Andover Historic Preservation


70 ELM ST70 elm st (click to enlarge)

70 ELM ST

architectural description

NRIND NRMRA
Andover vestibule with blind arch above side windows
basement; earth floor
altered 1790's - 2 vestibules, 20th century change

historical narrative

present owner Ernest and Eleanor Castle Young (1945). Land of Deacon William Lovejoy. Themes - Architectural, Community Development and Transportation.
Although no records are available to show exactly when the house was built, we know Issac Abbot had this house large enough to convert into his inn, 1776. The house was probably built c.a. 1680 (says Goldsmith), on land of Deacon William Lovejoy, whose granddaughter, Phebe Lovejoy Chandler was married to Issac Abbot. Architect LeBoutillier dates the house 1740, stylistically.
Issac Abbot was a school master in 1728, after graduation from Harvard, he served as 2nd Lieutenant in Capt. Benjamin Ames' Company. Col. Frye's regiment was wounded at Bunker Hill. He was also a storekeeper. In 1776 Abbot petitioned General Court "to keep a house of General Entertainment…"complaining of "extraordinary travel which is rendered necessary by means of the Army before Boston" as his house is "near the old stage road. The house near having been closed, I have been subjected to no small inconvenience for the application of passengers for refreshment." So Issac became innkeeper and The Abbot Tavern found its place in history and local legend when George Washington stopped Nov. 5, 1789. Daughter Priscilla Abbot got a kiss on the cheek for mending the First President's riding glove. In 1795, The Issac Abbot Tavern became Andover's first post office. The innkeeper served as postmaster, 1795-1825. After 1788 he was also Selectman, Town Clerk and Clerk of Markets. He was a Deacon at South Church 1794-1825. In 1795, he sold 25 acres of land and his inn to Jonathan Patten Hall of Boston, subject to two mortgages held by Samuel Abbot. 1799, Jonathan Patten Hall deeded property to John Cornish, "tailer" of Boston, who in 1811, estate went Nathaniel West of Lynn. A relative, Capt. Edward West from Salem resided here. In 1848, Nat'l West sold his to his son-in-law, Amos Abbot. After four transfers, Abbot deeded to Samuel Locke of Charlestown in 1861. Land he bought from Abbot stretched from Elm St. to Walnut Ave. and included Wolcott and Carmel Roads. Lockway Road is named for Squire Locke. Since 1941, it has been the residence of Locke's great-grand daughter, Eleanor Castle (Mr. and Mrs. Ernest Young). The building has been altered some over the years, but retains its unusual paneling in the dining room, broad floor boards and overhead beams, which testify to its early age construction. The great central chimney of its Colonial past was torn out to make room for bathrooms on each floor. Its past history as a tavern is evident in chambers on the West side with their panelled partitions held in place by brass bolts which can be removed to make a long ballroom. The tap-room was back of the east parlor. The vestibules on the west and southern exterior are later additions, the small, highly arched windows typical of a local craftsman, who probably executed the arches at The Jonathan Swift House (23 Central St. ) and Rose Cottage, around 1795. Priscilla Abbot married Squire John Kneeland just before she turned 50, and such family connections between the houses would logically lead them to choosing the Andover craftsman to ornament their dwellings.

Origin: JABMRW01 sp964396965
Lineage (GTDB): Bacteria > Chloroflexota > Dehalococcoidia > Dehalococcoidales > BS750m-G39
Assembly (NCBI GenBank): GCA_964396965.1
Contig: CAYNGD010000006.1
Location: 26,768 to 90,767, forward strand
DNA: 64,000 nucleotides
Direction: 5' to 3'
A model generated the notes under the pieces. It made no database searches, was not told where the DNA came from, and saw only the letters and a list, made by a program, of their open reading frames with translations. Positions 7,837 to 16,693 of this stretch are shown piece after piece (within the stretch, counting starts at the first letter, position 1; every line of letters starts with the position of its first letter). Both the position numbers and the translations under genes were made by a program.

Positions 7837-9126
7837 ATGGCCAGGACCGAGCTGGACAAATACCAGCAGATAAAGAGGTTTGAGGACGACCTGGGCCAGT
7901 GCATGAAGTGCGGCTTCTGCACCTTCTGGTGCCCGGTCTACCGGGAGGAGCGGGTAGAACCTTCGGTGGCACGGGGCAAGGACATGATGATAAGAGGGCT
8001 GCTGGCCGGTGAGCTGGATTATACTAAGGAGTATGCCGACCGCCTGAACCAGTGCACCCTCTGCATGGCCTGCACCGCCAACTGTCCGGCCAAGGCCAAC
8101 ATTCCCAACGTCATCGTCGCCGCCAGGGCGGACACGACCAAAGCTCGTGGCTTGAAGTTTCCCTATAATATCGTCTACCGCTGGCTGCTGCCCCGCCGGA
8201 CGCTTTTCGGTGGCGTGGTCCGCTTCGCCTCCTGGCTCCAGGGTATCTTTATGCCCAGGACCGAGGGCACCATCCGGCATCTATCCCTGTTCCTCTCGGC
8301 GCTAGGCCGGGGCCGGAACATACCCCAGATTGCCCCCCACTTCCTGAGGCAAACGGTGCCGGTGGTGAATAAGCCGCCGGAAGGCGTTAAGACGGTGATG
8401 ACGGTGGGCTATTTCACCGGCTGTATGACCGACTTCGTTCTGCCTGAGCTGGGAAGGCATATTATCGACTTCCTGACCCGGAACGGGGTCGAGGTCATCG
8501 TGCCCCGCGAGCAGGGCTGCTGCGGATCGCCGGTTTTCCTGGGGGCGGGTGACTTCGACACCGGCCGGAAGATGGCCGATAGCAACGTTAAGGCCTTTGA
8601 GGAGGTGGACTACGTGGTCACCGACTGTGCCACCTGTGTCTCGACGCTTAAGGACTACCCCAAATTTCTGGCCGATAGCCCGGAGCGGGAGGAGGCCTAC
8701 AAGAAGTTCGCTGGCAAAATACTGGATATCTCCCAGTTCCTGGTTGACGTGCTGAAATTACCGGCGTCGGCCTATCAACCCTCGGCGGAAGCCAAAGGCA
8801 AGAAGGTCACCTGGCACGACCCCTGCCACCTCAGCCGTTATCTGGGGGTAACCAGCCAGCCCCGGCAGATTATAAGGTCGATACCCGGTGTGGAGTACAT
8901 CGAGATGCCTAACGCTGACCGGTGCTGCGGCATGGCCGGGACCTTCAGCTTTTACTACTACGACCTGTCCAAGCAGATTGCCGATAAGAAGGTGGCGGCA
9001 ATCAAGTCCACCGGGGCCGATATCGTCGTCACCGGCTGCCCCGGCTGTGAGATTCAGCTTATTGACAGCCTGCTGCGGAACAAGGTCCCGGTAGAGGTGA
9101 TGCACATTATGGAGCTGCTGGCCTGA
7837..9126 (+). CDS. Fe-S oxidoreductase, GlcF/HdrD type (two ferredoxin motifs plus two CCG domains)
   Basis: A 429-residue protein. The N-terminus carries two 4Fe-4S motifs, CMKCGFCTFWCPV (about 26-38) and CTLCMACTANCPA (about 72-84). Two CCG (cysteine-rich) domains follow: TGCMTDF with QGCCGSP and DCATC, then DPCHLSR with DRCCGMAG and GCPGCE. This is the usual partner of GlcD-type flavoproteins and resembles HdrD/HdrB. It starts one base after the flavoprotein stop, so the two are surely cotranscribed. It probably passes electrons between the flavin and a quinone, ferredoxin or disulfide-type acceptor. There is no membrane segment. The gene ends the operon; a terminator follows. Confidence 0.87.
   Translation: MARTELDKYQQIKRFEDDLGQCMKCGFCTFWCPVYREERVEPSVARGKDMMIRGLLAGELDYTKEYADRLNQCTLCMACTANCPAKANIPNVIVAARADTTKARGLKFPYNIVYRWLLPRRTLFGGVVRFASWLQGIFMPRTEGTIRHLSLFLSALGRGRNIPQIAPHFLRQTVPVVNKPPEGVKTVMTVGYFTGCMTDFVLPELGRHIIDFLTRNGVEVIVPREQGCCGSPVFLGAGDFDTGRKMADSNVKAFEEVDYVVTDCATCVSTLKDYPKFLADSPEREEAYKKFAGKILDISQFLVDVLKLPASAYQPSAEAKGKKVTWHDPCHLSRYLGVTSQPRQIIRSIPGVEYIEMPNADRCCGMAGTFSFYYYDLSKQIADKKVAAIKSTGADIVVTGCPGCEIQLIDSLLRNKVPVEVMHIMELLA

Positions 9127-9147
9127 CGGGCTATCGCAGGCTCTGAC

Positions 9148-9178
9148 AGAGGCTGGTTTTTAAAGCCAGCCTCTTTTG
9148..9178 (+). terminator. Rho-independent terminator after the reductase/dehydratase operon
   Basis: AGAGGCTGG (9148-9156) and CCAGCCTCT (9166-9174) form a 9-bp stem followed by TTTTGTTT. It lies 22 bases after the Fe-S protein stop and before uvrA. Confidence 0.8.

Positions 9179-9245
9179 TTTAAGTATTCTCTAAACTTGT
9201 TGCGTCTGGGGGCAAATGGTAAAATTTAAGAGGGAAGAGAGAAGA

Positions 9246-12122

1988 Pat and George Edmonds
1994 presented certificate of appreciation at Annual Preservation Awards.

bibliography/references

Bailey, Sarah Loring. Historical Sketches of Andover, Mass. , Boston: Houghton Mifflin, 1880, p. 401,405.
Downs, Annie S. , "Washington's Kiss" - Congregationalist, Feb. 21, 1895
Fuess, Claude M. , Andover:Symbol of New England, 1959, p. 200-201
Goldsmith, Bessie . "Locke Residence, Formerly Abbot Tavern", Fair and Warner, Oct. 1926
Townsman's Andover. Andover Historical Society 1964
LeBoutillier, Addison. Early Wooden Architecture in Andover, Mass., 1917.
Goldsmith, Bessie. Historical Houses in Andover, Mass. 1946.
Taylor, Rev. John L. Memoir of Judge Samuel Phillips, 1856, pp. 175-79.
Washington, George. Diary, October, 1789 - March 1790.

inventory data

Table: Inventory Data for 70 ELM ST
Place: Andover Center
Historic District: Individual National Register Listing
Address: 70 elm st
Historic Name: Abbot Tavern; Deacon Isaac Abbot's Tavern
Present Use: residence
Original Use: residence, post office 1795, tavern-inn 1776-95
Date of Construction: 1680-1776 (ca. 1740 acc. To LeBoutillier)
Source: Goldsmith, Hist. Houses
Style/Form: Federal
Architect/Builder:
Foundation:
Wall/Trim: clapboards
Roof:
Outbuildings / Secondary Structures Fed. Stable at rear
Major Alterations:
Condition:
Moved:
Demolished:
Acreage: less than one acre; 20,580 sq ft.; approximate frontage 133 ft.
Setting:
MHC inventory number: ANV.181
Recorded by: Stack/Mofford
Organization: Andover Historical Commission
Date: August 1977

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